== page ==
Beethoven Piano Sonata No. 2
Beethoven's Piano Sonata in A major, Op. 2, No. 2 , was written in 1796 and dedicated to Joseph Haydn .
It has four movements:
- I. Allegro vivace
- II. Largo appassionato
- III. Scherzo : Allegretto
- IV. Rondo : Grazioso
I. Allegro vivace
An athletic movement that has a bright disposition. The second theme of exposition contains some striking modulations for the time period. A large portion of the development section is in F major, which contains a third relationship with the key of the work, A major. A difficult, but beautiful canonic section is also to be found in the development. The recapitulation contains no coda and the movement ends quietly and unassumingly.
II. Largo appassionato
One of the few instances in which Beethoven uses the tempo marking "Largo", which was the slowest such marking for a movement. The opening imitates the style of a string quartet, and features a staccato bass against lyrical chords. A high degree of contrapuntal thinking is evident in Beethoven's conception of this movement. The key is the subdominant of A major, D major.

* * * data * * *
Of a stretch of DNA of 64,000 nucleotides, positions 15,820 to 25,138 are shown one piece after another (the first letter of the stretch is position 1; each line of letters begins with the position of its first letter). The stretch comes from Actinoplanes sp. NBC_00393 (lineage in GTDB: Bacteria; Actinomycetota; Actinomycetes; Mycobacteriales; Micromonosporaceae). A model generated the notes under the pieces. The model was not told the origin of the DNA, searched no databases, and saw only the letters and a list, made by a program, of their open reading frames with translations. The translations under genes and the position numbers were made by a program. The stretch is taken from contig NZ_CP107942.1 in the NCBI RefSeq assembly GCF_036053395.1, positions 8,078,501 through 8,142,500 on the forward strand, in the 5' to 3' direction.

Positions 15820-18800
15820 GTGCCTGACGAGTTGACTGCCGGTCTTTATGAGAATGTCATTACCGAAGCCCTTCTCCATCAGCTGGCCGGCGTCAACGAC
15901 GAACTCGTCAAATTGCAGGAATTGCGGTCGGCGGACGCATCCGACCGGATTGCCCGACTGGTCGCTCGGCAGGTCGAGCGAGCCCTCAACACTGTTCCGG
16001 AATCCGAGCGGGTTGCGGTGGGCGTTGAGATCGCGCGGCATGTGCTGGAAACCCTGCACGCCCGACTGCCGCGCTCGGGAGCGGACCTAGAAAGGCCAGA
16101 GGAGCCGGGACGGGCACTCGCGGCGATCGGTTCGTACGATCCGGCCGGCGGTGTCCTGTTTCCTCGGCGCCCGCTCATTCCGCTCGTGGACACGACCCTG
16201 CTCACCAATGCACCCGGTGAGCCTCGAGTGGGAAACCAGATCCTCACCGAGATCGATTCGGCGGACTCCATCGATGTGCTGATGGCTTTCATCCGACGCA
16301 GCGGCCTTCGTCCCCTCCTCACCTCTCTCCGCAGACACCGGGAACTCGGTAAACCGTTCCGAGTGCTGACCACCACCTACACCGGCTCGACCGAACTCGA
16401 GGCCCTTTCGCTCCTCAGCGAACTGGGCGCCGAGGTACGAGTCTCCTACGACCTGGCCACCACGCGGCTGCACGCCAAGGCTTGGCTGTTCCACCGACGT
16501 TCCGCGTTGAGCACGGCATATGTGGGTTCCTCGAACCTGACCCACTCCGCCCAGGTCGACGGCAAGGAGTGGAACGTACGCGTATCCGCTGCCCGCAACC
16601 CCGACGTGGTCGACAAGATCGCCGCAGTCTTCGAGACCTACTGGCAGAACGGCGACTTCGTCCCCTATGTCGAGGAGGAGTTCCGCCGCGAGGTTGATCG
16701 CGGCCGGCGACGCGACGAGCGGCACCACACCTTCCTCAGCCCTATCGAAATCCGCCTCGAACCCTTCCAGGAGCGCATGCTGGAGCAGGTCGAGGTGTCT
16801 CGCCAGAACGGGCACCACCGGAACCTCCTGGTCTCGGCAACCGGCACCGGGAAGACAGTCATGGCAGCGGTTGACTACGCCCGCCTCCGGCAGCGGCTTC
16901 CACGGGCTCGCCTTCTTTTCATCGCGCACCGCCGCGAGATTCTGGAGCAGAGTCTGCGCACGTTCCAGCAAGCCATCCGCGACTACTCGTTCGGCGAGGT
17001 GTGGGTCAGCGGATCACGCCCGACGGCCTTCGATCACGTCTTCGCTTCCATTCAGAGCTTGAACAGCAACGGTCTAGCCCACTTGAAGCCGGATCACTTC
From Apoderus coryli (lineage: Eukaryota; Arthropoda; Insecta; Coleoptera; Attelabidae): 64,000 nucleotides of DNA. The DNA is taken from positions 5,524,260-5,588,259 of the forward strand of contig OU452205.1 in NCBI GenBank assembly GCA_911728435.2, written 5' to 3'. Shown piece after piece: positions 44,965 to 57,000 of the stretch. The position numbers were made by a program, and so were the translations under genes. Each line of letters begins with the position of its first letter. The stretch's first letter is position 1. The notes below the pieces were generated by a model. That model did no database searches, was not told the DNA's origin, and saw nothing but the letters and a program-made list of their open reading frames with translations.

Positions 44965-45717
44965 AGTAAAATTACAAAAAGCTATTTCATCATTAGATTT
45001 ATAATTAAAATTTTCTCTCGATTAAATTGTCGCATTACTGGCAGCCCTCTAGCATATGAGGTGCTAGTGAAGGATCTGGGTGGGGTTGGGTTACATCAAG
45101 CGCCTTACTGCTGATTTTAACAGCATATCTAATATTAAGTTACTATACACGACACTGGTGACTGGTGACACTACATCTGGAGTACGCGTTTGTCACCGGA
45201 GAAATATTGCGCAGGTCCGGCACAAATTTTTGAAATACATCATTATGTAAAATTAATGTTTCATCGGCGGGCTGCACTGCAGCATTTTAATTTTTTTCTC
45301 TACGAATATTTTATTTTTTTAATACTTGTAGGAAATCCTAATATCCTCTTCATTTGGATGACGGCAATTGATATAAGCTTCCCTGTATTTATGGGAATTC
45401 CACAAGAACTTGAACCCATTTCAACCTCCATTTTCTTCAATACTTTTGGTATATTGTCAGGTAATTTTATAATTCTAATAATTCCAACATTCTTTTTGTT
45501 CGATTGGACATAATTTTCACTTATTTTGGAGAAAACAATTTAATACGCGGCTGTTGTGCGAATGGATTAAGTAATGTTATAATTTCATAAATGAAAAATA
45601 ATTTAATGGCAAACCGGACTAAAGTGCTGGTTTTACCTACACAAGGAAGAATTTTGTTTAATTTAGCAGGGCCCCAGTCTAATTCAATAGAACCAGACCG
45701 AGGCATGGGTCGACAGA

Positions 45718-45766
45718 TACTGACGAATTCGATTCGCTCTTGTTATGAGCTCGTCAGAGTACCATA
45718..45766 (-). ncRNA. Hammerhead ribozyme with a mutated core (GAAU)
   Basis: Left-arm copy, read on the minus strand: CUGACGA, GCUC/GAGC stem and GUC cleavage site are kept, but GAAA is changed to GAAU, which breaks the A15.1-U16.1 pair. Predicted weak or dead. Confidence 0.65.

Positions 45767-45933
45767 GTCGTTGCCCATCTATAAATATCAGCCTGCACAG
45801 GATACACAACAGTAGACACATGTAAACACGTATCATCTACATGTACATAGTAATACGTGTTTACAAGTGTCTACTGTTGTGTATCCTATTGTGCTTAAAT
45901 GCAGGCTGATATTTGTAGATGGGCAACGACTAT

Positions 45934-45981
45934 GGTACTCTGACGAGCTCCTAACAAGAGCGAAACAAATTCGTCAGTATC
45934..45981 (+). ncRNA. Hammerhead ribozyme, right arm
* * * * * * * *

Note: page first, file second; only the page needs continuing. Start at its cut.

II. Scherzo: Allegretto
A short and graceful movement that is in many respects similar to a minuet. This is the first instance in his 32 numbered sonatas in which the term "Scherzo" is used. A stormy trio section adds contrast to the cheerful opening material of this movement.
IV. Rondo: Grazioso
A beautiful and lyrical rondo. The arpeggio that opens the repeated material becomes more elaborate at each entrance. The form of this rondo is A1-B1-A2-C-A3-B2-A4-Coda. The C section is rather agitated and stormy in comparison to the rest of the work, and is representative of the so called " Sturm und Drang " style. A simple but elegant V7-I closes the entire work in the lower register, played piano.
For more detail :http://en.wikipedia.org/wiki/Piano_Sonata_No._2_%28Beethoven%29